My One True North

By Milly Johnson

Every life gone south could be fixed, every compass could be recalibrated to point upward to a north of hope.

“My compass is obviously off,” she said…

I just finished this book by Milly Johnson, and I’m a little extremely bummed. I only have one more to read of her backlist titles, before I am in the same position as all the other Milly fans and have to wait 6 months or longer between new publications. As always after I finish a Milly Johnson I have to exert the utmost discipline not to go right into the next book on my TBR list. Let’s see. Her next book is not out until October 14th (Way too long) So that means the U.S. version will probably be available about 5 days after that. I finished this book yesterday. So that’s 197 days. 197 divided by 2 is 98 1/2. So that means I can start I Wish It Could Be Christmas Every Day around July 13th in order to not be too long without a new Milly Johnson. OK, we’ll see how long my plan holds up.

My One True North continues to demonstrate the growth that Milly had started to show in 2017 by breaking free of her tried and true formula of basing her novels around 3 women and their personal growth from being victims of men (at least one of them) to triumph and love, usually late in life (at least for one.) Not that I didn’t enjoy this formula because she did it so well. Despite the similarities in the books, each one was fresh and so very entertaining and engaging. After all, As far as character development, no one can do “nice” like Milly and no one can do “vile” like her either.

This novel centers around a young widower and bereaved fiance of two people who were tragically killed in the same horrific multi-car crash. Their journey to recovery and ultimately new love takes some twisty turns both encouraging and happy to sad and scary. As the story progresses, we are given little hints that all was not as rosy as it seemed with their deceased partners. We understand that things were very wrong by about the 20% mark and the ugly truth is made apparent around halfway through. As usual, the mystery slowly reveals itself with some red herrings thrown in which keeps up the suspense and anticipation. As the two find their way to their “one true north,” we meet some old friends from two previous books and look behind the scenes of a certain hapless newspaper, a comic legend in the Barnsley community where most of Milly’s books are set. As always there is plenty of wit and humor despite the subject matter. We get to know their friends and family and are engaged in the little side stories. There are two evil villains in this story, but I loved that others I thought were also thoroughly despicable had some redemption or were not as black as I originally thought. In this book, even shallow low-character people can have hearts and find their soul mates. And a little celestial magic along the way to the satisfactory conclusion was more than welcome.**5 out of 5 stars**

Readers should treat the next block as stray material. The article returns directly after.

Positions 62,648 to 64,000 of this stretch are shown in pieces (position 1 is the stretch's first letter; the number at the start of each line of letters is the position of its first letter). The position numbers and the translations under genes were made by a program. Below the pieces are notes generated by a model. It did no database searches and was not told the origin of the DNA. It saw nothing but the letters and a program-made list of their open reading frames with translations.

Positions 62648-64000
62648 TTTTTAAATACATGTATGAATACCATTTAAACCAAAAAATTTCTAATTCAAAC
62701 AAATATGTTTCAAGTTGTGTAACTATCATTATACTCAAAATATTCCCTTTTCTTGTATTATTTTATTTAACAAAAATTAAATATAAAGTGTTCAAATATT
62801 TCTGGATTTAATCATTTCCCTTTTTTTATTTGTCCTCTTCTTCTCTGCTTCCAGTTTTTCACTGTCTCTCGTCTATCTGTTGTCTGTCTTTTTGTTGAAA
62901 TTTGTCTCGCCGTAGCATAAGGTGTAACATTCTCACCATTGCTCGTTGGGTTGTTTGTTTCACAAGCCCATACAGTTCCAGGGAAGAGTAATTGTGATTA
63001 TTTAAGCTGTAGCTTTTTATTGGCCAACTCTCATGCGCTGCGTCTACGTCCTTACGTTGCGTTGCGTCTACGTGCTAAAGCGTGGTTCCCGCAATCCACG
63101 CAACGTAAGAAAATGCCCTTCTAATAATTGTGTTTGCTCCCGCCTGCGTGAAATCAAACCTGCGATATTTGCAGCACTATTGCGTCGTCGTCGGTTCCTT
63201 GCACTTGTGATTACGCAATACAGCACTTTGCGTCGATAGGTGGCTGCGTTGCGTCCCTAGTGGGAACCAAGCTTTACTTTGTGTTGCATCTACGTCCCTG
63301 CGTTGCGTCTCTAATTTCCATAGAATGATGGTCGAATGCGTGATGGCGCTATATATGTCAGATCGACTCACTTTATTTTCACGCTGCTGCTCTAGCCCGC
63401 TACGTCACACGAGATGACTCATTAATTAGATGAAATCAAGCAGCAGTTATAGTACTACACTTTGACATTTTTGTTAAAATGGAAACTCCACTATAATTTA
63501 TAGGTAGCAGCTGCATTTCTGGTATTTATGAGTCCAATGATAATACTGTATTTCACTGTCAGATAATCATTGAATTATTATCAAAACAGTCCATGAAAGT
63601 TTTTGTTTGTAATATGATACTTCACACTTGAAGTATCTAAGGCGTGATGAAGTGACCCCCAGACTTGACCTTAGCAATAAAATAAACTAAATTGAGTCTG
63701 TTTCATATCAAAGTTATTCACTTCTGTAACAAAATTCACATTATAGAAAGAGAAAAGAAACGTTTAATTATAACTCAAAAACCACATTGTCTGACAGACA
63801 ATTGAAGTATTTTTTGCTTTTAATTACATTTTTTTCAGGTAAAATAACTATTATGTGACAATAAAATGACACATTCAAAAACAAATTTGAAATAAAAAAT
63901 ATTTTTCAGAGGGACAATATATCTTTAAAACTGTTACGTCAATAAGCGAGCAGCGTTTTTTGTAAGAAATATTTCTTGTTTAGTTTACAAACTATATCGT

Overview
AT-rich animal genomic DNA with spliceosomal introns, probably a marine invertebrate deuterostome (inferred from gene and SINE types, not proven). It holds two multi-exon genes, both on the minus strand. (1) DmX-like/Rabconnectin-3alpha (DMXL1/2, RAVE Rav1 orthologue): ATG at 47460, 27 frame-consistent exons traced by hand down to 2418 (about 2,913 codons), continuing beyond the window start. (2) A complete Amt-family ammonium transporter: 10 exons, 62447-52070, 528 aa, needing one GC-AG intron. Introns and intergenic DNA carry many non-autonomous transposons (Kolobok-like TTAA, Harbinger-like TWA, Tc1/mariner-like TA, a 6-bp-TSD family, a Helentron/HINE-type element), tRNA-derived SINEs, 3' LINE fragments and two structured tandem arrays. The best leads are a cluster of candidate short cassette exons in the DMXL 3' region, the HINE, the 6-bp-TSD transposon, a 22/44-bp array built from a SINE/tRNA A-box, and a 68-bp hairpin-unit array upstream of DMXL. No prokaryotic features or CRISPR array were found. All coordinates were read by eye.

April 5, 2021

**Re-read on Audible 03/17/2023**

Enjoyed this very much. No surprise. To my above review, I just want to add some things that really stood out for me this time around. (A little spoilery) First of all, I appreciated Laurie’s strength in standing up to some bad characters who sought to take advantage of her. She was not a victim of Alex’s mother nor the guy she started dating later in the story who turned out to be a narcissistic controller. He was practically a clone of Helen’s husband in Yorkshire Pudding Club, but unlike Helen, she did not get trapped in his web. I like that she acknowledged to herself, though, that she came too close for comfort. I think that Milly may have had some experience of that in the past (total speculation based on how often this kind of character shows up in her books), and this is her way of warning women (and men!) about some of the red flags to watch out for.
She was much stronger than Pete, who this time around, I didn’t like as well thanks to his reaction to finding out the full truth about his wife. I didn’t like how he acted like such an immature jerk. I didn’t like how he did not give Laurie the opportunity to decide for herself what she wanted to do with the truth, and just felt like he had the right to decide for her. He was trying to “protect” her, but it was paternalistic and he treated her like a child instead of an equal partner. I really hate when men do that in books or movies.

Rating: 5 out of 5.

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